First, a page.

Throughout the campaign, Barack Obama vowed that one of his first actions as president would be to issue a new order to military to end the war in Iraq. Since his resounding electoral victory, however, there has been a quiet campaign among the foreign-policy establishment and parts of the military to roll back those promises. This would be a mistake. The argument for a significant, early withdrawal of U.S. combat forces remains overwhelming. Indeed, a failure to deliver on the promise of early U.S. withdrawals is the most likely thing to cause a rapid deterioration in conditions in Iraq.
Those who warn that security gains in Iraq are fragile and reversible are correct, even if they argued the contrary before the election. We should be under no illusions that Iraq will be stable or peaceful, or that its political divides have been overcome. As Brian Katulis of the Center for American Progress and I argued in September, beneath the superficial veneer of improved security upon which most Americans have focused, Iraq continues to be torn apart by deep divides over ethnicity and religion and by escalating battles between political insiders and popular forces. Despite some promising developments, little political reconciliation has taken place since the surge began.
There are some promising developments, and great hopes that the fragile security gains will hold and that the coming rounds of elections will produce a more stable Iraqi political order. But we should not count on best case scenarios coming to pass. It is absolutely essential for the administration to be prepared for a series of challenges that will likely arise. It should anticipate these contingencies and be prepared to respond appropriately, so that they are less likely to disrupt withdrawal plans and destabilize Iraq. To that end, this memo lays out a series of likely challenges in the first six months after the inauguration and a number of plausible contingencies for which the United States must be prepared. It then makes the case for the need to stick to a withdrawal schedule in line with the one presented by President-elect Obama during the campaign -- one that does not contradict the Status of Forces Agreement (SOFA), is not irresponsible, and does not threaten Iraq's fragile gains. The new administration will get only one chance to demonstrate the credibility of its commitments, and indefinitely leaving troops at current levels will only postpone rather than solve the problems.
Part I: Implementing the SOFA
Implementing the SOFA (which Iraqis tellingly call the Withdrawal Agreement) will be the overwhelming priority in U.S.-Iraqi relations over the coming six months, leading up to the all-important referendum on its ratification scheduled for July 31. Iraqis will be watching carefully to see whether the United States honors its commitments, and will likely test the limits of the agreement. Elements within the U.S. military will also likely wish to test those limits, judging by comments made by Gen. Raymond Odierno, the top U.S. commander in Iraq, and others.
Iraqis (and many Americans) are perplexed at the president-elect's real intentions. Addressing these concerns head-on and publicly early in the administration is crucial. The new administration should do everything it can to adhere to the SOFA/WA and to build support inside of Iraq ahead of the referendum. This should not be problematic, since there is no contradiction between Obama's timetable and that of the SOFA/WA. Clarity and consistency is key. He should say clearly that all combat troops could be withdrawn within 16 months, as promised, while the residual force envisioned in the campaign platform could then legally remain in Iraq to carry out training and counter-terrorism functions through the end of 2011, at which point their role could be jointly negotiated with the Iraqi government.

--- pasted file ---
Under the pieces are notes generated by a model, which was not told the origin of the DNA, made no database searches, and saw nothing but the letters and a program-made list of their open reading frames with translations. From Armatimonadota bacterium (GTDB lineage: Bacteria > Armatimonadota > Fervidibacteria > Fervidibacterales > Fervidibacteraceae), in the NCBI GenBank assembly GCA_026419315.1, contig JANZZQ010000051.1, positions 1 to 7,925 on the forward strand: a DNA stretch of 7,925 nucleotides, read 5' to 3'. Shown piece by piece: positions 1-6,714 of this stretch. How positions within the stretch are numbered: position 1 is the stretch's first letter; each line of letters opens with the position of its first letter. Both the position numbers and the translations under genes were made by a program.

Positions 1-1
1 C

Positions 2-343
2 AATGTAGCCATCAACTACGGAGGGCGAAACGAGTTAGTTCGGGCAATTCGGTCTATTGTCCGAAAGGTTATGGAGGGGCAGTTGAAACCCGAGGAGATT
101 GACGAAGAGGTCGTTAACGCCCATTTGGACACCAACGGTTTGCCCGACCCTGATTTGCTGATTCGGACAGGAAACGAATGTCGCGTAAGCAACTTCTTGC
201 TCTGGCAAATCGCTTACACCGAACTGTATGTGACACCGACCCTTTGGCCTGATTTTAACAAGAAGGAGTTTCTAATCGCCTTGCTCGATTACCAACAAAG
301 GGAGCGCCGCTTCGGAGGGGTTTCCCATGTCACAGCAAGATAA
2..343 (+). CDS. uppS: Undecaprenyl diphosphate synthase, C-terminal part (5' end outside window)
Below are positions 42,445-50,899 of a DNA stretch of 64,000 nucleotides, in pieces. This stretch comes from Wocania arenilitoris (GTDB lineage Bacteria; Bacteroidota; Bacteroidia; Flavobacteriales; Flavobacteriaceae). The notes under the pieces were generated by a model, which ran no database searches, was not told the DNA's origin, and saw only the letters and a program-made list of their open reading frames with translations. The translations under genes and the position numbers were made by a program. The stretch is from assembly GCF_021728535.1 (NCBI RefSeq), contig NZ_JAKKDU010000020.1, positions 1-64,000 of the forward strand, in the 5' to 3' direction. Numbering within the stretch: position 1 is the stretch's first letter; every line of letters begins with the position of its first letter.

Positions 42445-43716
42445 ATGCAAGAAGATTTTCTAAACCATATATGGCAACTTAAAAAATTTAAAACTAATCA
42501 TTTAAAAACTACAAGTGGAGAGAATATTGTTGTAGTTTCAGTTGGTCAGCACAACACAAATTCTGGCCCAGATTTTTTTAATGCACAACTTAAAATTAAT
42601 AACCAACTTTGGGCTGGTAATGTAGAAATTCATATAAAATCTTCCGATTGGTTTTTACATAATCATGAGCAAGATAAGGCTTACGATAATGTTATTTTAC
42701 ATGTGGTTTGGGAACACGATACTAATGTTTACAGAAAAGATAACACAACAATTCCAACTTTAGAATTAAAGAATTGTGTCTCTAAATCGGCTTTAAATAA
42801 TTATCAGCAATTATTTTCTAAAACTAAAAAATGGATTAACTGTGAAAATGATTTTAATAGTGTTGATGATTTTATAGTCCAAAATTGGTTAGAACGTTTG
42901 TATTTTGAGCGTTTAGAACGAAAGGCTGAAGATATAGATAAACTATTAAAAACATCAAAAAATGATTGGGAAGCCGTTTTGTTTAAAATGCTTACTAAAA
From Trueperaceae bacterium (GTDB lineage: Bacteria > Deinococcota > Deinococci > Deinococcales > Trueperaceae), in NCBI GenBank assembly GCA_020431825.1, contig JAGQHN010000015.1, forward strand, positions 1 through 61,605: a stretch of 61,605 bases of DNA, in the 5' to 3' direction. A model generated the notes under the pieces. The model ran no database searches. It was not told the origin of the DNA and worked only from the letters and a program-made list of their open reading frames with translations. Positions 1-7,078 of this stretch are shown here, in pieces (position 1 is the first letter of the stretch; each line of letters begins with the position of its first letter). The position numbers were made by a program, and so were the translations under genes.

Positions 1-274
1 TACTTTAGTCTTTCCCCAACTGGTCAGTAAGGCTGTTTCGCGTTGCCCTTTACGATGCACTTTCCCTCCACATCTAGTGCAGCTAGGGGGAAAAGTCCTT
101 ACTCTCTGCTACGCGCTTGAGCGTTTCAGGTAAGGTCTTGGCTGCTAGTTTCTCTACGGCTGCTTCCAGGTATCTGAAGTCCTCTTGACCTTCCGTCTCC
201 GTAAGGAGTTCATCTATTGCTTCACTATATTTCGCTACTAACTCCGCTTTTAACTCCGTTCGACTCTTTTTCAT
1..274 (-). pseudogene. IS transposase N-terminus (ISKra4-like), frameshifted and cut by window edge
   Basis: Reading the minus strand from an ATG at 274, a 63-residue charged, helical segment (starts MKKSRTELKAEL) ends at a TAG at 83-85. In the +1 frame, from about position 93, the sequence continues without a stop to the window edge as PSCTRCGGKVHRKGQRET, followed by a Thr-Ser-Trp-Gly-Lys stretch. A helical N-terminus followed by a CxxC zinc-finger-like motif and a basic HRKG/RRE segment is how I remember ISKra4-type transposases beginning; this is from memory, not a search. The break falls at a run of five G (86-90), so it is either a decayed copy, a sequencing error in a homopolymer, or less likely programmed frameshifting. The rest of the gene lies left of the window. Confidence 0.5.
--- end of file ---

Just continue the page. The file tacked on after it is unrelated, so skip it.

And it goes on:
Among the major challenges likely to arise:
Troops return to bases (June 30). The first major deadline in the SOFA/WA will pose a significant challenge. The requirement that U.S. troops return to their bases contradicts core elements of U.S. counterinsurgency doctrine, and would represent a significant change to operations particularly in the cities. U.S. military officials have suggested that little will change in practice, but Iraqis clearly expect that they will. Managing the perceptions and the operational realities of this new legal situation will be a serious challenge -- particularly given the proximity to the SOFA/WA referendum.
Detainee release. Also related to the SOFA is the question of detainee release, a major Iraqi (and particularly Sunni) demand. But if some 10,000-15,000 detainees rapidly return to their communities, violence and instability could follow. Slow-rolling the detainee releases, on the other hand, could undermine support for the SOFA referendum and trigger a legal challenge, while transferring large numbers of detainees to an Iraqi system seen as sectarian could spark sectarian tensions.
Referendum (July 31). This referendum will hang over all Iraqi politics and U.S.-Iraqi relations for the first half-year of the administration. Should the SOFA/WA fail to pass, U.S. forces will need either to begin withdrawing at an uncomfortably rapid rate or else find some other formal authorization to remain. Neither will be an attractive proposition. The government wants the agreement to pass, and will likely establish rules and a format conducive to success. But opposition forces will attempt to mobilize outrage at every opportunity to portray the United States as violating the terms of the SOFA/WA and not actually intending to withdraw. The referendum will almost certainly become a major issue in intra-Shia (and to a lesser extent intra-Sunni) political competition. U.S. policy needs to be extremely careful to not feed these flames.